Polymorphisms and genomic organization of repetitive DNA from centromeric regions of Arabidopsis chromosomes

John S. Heslop-Harrison, Minoru Murata, Yutaka Ogura, Trude Schwarzacher, Fusao Motoyoshi

Research output: Contribution to journalArticlepeer-review

103 Citations (Scopus)

Abstract

A highly abundant repetitive DNA sequence family of Arabidopsis, AtCon, is composed of 178-bp tandemly repeated units and is located at the centromeres of all five chromosome pairs. Analysis of multiple copies of AtCon showed 95% conservation of nucleotides, with some alternative bases, and revealed two boxes, 30 and 24 bp long, that are 99% conserved. Sequences at the 3' end of these boxes showed similarity to yeast CDEI and human CENP-B DNA-protein binding motifs. When oligonucleotides from less conserved regions of AtCon were hybridized in situ and visualized by using primer extension, they were detected on specific chromosomes. When used for polymerase chain reaction with genomic DNA, single primers or primer pairs oriented in the same direction showed negligible amplification, indicating a head-to-tail repeat unit organization. Most primer pairs facing in opposite directions gave several strong bands corresponding to their positions within AtCon. However, consistent with the primer extension results, some primer pairs showed no amplification, indicating that there are chromosome-specific variants of AtCon. The results are significant because they elucidate the organization, mode of amplification, dispersion, and evolution of one of the major repeated sequence families of Arabidopsis. The evidence presented here suggests that AtCon, like human α satellites, plays a role in Arabidopsis centromere organization and function.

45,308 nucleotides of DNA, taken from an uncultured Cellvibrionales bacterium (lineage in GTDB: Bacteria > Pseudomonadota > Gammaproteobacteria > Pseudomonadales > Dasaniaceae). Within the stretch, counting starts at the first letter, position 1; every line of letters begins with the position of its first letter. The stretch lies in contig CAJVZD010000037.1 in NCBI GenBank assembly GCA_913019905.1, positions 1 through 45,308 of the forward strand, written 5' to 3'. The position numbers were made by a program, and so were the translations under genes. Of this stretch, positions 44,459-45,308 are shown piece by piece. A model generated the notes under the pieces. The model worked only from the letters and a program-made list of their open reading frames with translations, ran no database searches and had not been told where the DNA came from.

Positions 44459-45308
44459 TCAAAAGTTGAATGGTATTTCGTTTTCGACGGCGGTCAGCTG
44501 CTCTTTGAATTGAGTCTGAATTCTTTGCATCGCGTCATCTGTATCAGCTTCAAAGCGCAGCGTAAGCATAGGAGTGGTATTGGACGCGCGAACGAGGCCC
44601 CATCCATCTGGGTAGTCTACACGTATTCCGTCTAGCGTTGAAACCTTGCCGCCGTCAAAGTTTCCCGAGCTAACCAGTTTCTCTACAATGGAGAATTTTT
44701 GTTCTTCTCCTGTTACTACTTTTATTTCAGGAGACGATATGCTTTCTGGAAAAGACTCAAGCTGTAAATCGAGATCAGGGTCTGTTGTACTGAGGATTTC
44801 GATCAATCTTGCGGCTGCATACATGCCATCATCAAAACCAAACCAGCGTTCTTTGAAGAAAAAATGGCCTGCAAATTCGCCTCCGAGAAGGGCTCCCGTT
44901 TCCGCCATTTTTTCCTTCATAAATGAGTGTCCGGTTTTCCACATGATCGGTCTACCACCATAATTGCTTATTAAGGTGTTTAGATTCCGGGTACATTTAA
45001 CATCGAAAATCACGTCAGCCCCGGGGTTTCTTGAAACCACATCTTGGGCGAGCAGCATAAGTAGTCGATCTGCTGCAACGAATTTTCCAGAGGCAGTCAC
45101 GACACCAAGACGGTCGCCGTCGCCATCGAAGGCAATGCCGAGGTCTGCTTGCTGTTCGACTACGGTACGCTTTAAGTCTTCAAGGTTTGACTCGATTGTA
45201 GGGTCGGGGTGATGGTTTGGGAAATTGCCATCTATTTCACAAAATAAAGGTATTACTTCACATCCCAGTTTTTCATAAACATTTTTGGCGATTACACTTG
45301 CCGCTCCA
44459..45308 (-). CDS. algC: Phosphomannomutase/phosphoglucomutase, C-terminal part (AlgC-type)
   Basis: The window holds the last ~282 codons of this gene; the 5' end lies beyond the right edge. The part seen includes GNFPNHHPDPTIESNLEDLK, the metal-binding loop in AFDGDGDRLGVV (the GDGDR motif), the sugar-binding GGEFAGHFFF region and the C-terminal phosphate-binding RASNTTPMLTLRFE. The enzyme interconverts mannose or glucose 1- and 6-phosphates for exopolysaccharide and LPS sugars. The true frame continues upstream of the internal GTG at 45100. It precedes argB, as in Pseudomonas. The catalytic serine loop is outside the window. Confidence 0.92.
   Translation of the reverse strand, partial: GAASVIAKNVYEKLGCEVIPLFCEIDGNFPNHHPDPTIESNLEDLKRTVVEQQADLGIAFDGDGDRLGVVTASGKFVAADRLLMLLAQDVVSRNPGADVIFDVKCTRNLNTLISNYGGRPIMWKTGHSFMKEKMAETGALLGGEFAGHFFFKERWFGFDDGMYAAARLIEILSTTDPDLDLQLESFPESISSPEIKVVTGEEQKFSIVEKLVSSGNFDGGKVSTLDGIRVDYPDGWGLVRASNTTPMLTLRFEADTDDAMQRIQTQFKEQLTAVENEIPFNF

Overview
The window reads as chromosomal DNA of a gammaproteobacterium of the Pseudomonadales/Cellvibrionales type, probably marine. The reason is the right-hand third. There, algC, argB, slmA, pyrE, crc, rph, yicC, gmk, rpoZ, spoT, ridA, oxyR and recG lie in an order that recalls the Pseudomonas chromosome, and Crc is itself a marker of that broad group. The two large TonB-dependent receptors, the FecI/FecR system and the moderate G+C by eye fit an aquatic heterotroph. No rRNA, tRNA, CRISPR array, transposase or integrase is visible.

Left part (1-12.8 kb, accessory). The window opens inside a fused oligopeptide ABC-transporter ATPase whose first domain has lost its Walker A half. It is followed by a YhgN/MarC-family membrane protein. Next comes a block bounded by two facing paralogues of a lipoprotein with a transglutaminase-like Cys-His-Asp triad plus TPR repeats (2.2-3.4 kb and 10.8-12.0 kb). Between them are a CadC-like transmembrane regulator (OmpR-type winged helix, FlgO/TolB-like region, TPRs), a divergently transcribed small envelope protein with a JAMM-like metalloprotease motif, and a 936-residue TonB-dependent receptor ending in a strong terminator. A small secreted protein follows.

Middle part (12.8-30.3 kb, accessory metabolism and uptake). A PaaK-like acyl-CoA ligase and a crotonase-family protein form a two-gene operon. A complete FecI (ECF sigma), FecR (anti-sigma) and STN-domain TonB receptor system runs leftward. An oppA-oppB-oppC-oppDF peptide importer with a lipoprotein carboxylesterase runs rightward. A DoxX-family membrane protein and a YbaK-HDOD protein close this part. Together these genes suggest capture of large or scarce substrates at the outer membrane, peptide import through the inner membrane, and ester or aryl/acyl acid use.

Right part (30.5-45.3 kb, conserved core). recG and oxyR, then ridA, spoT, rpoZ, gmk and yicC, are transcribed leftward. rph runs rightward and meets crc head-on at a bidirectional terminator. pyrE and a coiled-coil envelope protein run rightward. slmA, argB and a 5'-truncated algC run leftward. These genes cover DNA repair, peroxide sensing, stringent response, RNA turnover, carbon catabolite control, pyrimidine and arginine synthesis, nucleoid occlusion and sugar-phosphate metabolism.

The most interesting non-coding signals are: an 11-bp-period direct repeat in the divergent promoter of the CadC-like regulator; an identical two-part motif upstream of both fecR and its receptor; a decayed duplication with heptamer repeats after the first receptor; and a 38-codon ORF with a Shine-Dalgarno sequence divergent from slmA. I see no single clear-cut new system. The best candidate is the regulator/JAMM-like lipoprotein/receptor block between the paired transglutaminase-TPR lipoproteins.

Original languageEnglish
Pages (from-to)31-42
Number of pages12
JournalPlant Cell
Volume11
Issue number1
DOIs
Publication statusPublished - Jan 1999

ASJC Scopus subject areas

  • Plant Science
  • Cell Biology

Fingerprint

Dive into the research topics of 'Polymorphisms and genomic organization of repetitive DNA from centromeric regions of Arabidopsis chromosomes'. Together they form a unique fingerprint.

Cite this